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Created at MIT in the 1970s, the Scheme programming language is a dialect of Lisp.

Scheme was influenced by Clojure, Common Lisp, Dylan, EuLisp, Haskell, Hop, JavaScript, Julia, Lua, MultiLisp, Python, R, Racket, Ruby, Rust, S, Scala, and T. Its chief developers were Guy L. Steele and Gerald Jay Susman.

One of the goals for Scheme was for it to be minimalist. It emphasizes functional programming and domain-specific languages, although it adapts to other styles. Known for its clean and minimalist design, Scheme is one of the longest-lived and best-studied dynamic programming languages, and it has several portable implementations.

Scheme standard reports state, "Programming languages should be designed not by piling feature on top of feature, but by removing the weaknesses and restrictions that make additional features appear necessary. Scheme demonstrates that a very small number of rules for forming expressions, with no restrictions on how they are composed, suffice to form a practical and efficient programming language that is flexible enough to support most of the major programming paradigms in use today."

Scheme was among the first programming languages to include first-class procedures, which are similar to the functions in the lambda calculus. This feature demonstrated the usefulness of static scope rules and block structure in a dynamically typed language. Lisp, on the other hand, was the first major dialect of Lisp to distinguish procedures from lambda expressions and symbols and to evaluate the operator position of a procedure call in the same way as an operand position while using a single lexical environment for all variables.

Scheme is similar to Common Lisp and Ci, in that the programming language is based around a well-known standard with many implementations and the people who designed the language are no longer active with its continued development and maintenance. Given that the founders are gone, there is no one Scheme community associated with the language, although several sub-communities have formed. The most official of these is known as the Steering Committee, which approves revisions of the standard, although it is not involved in the day-to-day affairs of the language. Most Scheme communities are gathered around Scheme's major implementations and the Scheme Workshop.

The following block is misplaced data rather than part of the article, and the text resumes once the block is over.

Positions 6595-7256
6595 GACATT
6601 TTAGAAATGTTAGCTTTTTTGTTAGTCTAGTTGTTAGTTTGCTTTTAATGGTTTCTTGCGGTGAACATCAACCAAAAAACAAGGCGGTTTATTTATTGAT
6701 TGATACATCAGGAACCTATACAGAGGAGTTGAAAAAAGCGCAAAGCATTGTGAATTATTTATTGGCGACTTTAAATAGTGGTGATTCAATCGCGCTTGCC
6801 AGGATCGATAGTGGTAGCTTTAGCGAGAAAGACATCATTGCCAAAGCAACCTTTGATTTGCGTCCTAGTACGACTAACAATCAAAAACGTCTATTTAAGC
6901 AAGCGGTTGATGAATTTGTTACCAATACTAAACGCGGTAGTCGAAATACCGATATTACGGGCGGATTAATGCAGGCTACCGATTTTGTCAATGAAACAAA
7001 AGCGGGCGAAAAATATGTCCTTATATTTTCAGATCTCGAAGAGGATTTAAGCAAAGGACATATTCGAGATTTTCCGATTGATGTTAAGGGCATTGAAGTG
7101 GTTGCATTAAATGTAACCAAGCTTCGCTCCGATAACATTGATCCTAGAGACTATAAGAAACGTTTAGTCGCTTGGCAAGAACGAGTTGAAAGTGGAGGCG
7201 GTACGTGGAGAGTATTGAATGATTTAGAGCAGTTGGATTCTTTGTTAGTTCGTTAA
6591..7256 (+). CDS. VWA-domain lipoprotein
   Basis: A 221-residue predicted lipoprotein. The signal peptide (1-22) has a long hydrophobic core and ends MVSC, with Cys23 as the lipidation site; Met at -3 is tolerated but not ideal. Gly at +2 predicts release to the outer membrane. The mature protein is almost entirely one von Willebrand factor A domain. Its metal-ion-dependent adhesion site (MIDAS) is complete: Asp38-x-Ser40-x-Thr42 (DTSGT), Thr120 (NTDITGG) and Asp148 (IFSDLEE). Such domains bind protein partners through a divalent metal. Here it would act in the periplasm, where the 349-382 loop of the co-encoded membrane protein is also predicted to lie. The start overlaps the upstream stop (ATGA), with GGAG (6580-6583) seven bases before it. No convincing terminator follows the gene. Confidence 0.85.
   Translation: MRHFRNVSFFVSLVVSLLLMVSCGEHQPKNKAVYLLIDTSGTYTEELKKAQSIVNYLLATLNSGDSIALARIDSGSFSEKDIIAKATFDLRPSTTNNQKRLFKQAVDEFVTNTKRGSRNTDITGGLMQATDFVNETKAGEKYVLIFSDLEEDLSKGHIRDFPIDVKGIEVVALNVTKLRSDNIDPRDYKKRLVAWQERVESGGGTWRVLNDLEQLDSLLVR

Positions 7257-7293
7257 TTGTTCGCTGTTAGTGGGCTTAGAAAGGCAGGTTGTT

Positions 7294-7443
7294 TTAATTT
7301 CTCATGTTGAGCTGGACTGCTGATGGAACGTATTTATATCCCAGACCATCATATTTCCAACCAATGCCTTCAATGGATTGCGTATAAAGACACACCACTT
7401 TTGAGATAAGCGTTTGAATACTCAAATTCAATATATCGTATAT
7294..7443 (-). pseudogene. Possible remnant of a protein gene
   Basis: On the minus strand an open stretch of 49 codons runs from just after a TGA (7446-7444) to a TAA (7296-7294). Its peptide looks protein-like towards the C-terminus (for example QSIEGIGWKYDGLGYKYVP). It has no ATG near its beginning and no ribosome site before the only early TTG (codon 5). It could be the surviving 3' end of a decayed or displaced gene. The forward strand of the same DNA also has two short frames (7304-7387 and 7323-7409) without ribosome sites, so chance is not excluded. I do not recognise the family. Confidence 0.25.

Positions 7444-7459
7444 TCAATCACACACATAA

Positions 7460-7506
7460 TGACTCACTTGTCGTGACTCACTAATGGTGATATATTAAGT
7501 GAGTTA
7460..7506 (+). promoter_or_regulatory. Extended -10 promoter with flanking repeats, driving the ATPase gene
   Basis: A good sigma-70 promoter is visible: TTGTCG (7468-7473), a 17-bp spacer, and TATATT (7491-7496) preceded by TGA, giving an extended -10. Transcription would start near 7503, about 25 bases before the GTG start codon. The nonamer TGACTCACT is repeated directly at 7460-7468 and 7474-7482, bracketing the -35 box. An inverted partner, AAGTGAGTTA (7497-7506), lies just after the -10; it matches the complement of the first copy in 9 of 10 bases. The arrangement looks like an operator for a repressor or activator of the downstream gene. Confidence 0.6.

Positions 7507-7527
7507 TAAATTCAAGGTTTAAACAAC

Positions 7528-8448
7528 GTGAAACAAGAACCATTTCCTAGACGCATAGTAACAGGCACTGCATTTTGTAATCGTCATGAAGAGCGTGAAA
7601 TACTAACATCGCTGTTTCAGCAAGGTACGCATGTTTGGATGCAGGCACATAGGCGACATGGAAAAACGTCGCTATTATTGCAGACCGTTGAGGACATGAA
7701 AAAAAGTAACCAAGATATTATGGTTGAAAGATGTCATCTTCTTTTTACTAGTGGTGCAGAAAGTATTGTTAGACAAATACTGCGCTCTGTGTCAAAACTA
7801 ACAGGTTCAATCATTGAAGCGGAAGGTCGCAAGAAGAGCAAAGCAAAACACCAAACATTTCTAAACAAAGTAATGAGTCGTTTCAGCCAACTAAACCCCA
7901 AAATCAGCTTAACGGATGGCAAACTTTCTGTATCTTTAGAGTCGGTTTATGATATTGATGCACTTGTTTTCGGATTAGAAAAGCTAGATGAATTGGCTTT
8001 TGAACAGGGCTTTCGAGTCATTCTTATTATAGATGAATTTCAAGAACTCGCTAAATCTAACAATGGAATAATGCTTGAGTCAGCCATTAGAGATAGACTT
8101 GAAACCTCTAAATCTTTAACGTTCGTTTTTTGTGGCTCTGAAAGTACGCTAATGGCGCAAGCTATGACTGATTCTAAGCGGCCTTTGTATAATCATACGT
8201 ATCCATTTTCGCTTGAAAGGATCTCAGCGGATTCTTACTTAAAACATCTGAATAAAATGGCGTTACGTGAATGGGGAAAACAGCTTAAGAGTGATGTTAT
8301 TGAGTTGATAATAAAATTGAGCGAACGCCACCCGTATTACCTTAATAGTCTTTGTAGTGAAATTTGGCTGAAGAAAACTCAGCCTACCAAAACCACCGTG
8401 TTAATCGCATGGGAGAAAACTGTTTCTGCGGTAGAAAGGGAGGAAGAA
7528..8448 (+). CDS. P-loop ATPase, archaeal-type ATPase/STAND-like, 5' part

The Scheme language is standardized in the official Institute of Electrical and Electronics Engineers (IEEE) standard, and a defacto standard called the Revised Report on the Algorithmic Language Scheme (RnRS). A widely implemented standard is R5RS (1998), and the most recently ratified standard (as of this writing) is R7RS-small (2013).

The more expansive and modular R6RS was ratified in 2007. Currently, the newest releases of various Scheme implementations support the R6RS standard, which introduced significant changes to the language. The source code is now specified in Unicode, as is character data.

The R7RS standard was controversial because many developers considered it to be a departure from the minimalist philosophy of Scheme. In 2009, the Scheme Steering Committee announced its intention to split Scheme into two languages: a large modern programming language for programmers, and a small version that retained the minimalism loved by educators and casual implementors. This is represented in the release of R7RS-small in 2013.

The focus of this part of our programming language web guide is on the Scheme programming language, including those related to its development and maintenance, IDEs or editors designed to ease Scheme programming, and other projects closely related to the language.




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